Chinese Musicians Spread Heritage through Performance

Editor’s note: This article was initially published in The Daily Gazette, Swarthmore’s online, daily newspaper founded in Fall 1996. As of Fall 2018, the DG has merged with The Phoenix. See the about page to read more about the DG.

Photos by Brendan Work

Melody of China, an ensemble of musicians based in San Francisco, performed a concert of traditional Chinese music in LPAC on Friday evening. The concert followed a lecture and musical demonstration of Chinese instruments. The group, which is focused on bringing Chinese music to the United States, was also accompanied by Chen Tao, an acclaimed Chinese flutist living in New York.

Melody of China was conceived in 1993 with hopes to both “provide rich musical entertainment through the synergy of ancient Chinese tradition with the youthful, diverse American culture” and to “promote classical and modern Chinese music.”

The concert featured traditional music from both the North and South regions of China played on five instruments: the yangqin (hammered dulcimer), the guzheng (zither), the erhu (two-stringed fiddle), the sheng (mouth organ), and the dizi (bamboo flute).

During the demonstration and the lecture preceding the concert, members of Melody of China described the histories of the instruments and music. Many of the instruments used during the performance were either brought to or created in China over 500 years ago and were the predecessors for Western instruments. The sheng (mouth organ), for example, served as the basis for the Western reed organ.

Chen Tao, an acclaimed Chinese flutist, accompanied the group.

The group also used different instruments to replicate the music from different Chinese regions. Chen Tao, for example, used a long bamboo flute to create the smoother melodic lines common in Southern China and a shorter, smaller flute for the “robust” and “energetic” music from the North. Tao suggested that Southern music is “like water” while Northern music is more “like mountains,” concluding that the music from the North was influenced by its mountainous landscape while the Southern composers were inspired by the rivers of the South.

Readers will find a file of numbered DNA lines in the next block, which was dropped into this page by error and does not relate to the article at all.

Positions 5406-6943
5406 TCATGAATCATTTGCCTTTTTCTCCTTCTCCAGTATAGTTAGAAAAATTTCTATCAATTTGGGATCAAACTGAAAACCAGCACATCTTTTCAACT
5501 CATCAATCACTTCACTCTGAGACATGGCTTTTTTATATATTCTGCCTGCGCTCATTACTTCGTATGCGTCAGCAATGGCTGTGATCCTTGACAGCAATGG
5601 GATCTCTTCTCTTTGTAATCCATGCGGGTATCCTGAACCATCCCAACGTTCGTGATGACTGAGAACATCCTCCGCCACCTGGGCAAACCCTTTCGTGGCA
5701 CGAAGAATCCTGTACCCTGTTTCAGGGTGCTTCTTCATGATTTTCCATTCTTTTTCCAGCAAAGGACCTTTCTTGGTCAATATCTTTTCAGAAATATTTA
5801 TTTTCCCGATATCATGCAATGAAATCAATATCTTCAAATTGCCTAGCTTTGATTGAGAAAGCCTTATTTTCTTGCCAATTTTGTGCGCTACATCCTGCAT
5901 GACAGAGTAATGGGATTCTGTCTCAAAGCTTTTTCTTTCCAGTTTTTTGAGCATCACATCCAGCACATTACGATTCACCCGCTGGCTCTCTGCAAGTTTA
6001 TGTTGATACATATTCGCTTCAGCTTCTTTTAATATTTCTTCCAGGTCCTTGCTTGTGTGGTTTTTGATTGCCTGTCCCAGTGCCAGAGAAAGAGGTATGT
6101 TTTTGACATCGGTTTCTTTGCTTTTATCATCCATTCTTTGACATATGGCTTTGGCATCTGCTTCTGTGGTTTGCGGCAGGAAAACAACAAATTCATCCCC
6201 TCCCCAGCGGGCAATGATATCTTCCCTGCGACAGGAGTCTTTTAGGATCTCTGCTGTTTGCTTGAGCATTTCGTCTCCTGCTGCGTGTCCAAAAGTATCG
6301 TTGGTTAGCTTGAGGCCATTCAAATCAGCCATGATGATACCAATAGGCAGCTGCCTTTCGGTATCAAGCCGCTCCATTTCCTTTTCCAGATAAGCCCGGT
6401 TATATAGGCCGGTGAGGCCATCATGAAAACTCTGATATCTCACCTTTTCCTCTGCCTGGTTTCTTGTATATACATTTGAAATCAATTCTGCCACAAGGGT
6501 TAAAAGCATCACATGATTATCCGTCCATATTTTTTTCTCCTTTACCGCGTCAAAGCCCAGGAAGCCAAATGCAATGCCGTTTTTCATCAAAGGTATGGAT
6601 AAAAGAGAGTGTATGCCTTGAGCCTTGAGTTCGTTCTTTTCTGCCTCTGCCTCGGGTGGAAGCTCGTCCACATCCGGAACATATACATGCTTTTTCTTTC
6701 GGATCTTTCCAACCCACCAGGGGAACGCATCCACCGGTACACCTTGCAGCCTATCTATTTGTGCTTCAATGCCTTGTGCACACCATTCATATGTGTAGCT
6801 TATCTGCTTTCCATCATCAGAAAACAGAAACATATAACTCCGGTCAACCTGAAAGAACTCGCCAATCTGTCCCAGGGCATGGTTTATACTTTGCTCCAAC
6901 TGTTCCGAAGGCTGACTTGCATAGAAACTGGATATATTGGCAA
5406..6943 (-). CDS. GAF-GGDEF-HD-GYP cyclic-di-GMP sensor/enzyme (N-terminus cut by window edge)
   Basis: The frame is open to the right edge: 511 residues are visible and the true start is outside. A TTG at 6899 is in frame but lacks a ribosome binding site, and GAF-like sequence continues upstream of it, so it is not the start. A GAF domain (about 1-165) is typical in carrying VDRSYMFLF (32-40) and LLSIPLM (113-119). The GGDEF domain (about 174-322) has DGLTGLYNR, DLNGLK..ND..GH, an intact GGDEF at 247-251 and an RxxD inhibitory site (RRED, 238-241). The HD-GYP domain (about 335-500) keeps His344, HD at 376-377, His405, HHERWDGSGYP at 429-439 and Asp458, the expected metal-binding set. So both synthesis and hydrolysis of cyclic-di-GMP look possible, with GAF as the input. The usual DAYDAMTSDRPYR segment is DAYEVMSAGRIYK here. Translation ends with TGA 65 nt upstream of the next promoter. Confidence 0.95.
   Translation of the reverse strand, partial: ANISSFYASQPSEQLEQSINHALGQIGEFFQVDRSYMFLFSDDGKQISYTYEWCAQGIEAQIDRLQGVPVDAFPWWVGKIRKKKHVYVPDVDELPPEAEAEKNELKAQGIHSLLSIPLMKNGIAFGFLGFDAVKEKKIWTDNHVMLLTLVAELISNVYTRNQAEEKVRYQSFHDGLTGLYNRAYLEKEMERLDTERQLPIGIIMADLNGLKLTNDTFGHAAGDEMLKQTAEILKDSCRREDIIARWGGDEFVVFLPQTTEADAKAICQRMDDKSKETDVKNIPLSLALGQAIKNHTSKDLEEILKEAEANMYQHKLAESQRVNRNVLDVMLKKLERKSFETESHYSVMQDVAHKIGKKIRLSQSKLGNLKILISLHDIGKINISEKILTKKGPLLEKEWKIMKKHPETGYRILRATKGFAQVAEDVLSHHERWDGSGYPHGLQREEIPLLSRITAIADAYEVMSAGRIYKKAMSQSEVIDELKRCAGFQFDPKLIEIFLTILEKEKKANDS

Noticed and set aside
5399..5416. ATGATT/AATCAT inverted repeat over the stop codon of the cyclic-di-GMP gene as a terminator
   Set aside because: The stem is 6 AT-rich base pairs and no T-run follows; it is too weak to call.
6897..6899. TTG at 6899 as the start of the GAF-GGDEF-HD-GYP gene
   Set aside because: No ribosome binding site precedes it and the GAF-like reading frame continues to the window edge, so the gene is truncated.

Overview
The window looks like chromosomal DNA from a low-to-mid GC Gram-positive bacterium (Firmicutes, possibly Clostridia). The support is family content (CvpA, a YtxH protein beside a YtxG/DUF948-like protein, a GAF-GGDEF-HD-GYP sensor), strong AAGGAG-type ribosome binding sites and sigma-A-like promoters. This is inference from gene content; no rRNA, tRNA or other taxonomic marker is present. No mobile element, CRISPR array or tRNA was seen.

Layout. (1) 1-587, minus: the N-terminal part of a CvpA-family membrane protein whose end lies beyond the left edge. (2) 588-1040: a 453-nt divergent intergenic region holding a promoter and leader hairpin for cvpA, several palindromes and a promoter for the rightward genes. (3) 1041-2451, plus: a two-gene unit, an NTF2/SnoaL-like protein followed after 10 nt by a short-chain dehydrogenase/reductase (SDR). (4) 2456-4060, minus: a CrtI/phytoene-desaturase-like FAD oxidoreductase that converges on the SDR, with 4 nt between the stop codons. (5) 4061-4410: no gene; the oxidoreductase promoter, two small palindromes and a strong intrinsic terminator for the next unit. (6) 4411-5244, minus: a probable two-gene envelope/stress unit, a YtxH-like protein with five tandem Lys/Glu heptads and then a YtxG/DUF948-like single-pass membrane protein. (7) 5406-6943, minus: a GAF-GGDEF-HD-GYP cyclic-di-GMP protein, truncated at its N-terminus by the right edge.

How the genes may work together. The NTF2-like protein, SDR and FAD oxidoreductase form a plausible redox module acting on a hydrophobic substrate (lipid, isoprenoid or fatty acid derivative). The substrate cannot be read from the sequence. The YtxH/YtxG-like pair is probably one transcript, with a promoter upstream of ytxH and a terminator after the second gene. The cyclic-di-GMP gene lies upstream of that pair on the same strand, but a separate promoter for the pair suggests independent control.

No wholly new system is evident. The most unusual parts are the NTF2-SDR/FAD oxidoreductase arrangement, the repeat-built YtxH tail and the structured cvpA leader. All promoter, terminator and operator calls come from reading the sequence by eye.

Yangqin Zhao, who plays the yangqin in Melody of China, briefly explained the history of Chinese musical notation, saying that music used to be written in Chinese characters but has since moved to the modern “number system.” She also described the differences between Chinese music and most Western music by saying that Chinese music is based around the pentatonic or five-note scale, whereas Western music was historically based on the diatonic or seven-note scale.

To achieve a greater awareness of Chinese music in America and abroad, Melody of China has organized various musical events in the past. Since the group began, it has “commissioned and/or premiered over forty new works by twenty contemporary composers.” The group has also provided music for Chinese ballets, asked young composers to write music for the group, and runs workshops and classes in San Francisco.

Chen Tao, who moved to the United States in 1993, has helped bring Chinese music to America. Along with composing new music for the bamboo flute, Tao co-founded Melody of Dragon, Inc. in 1998. The group is a non-profit that, according to their website, works to “build a bridge of musical and cultural exchange between China and the United States.”

In the future, Melody of China hopes to work further towards their goals by promoting the composition of new Chinese music and by continuing lecture-demonstrations and music programs in schools around the Bay Area. The group is also planning a world premier dance piece for December that will be choreographed by Lily Cai and will feature music by Gang Situ.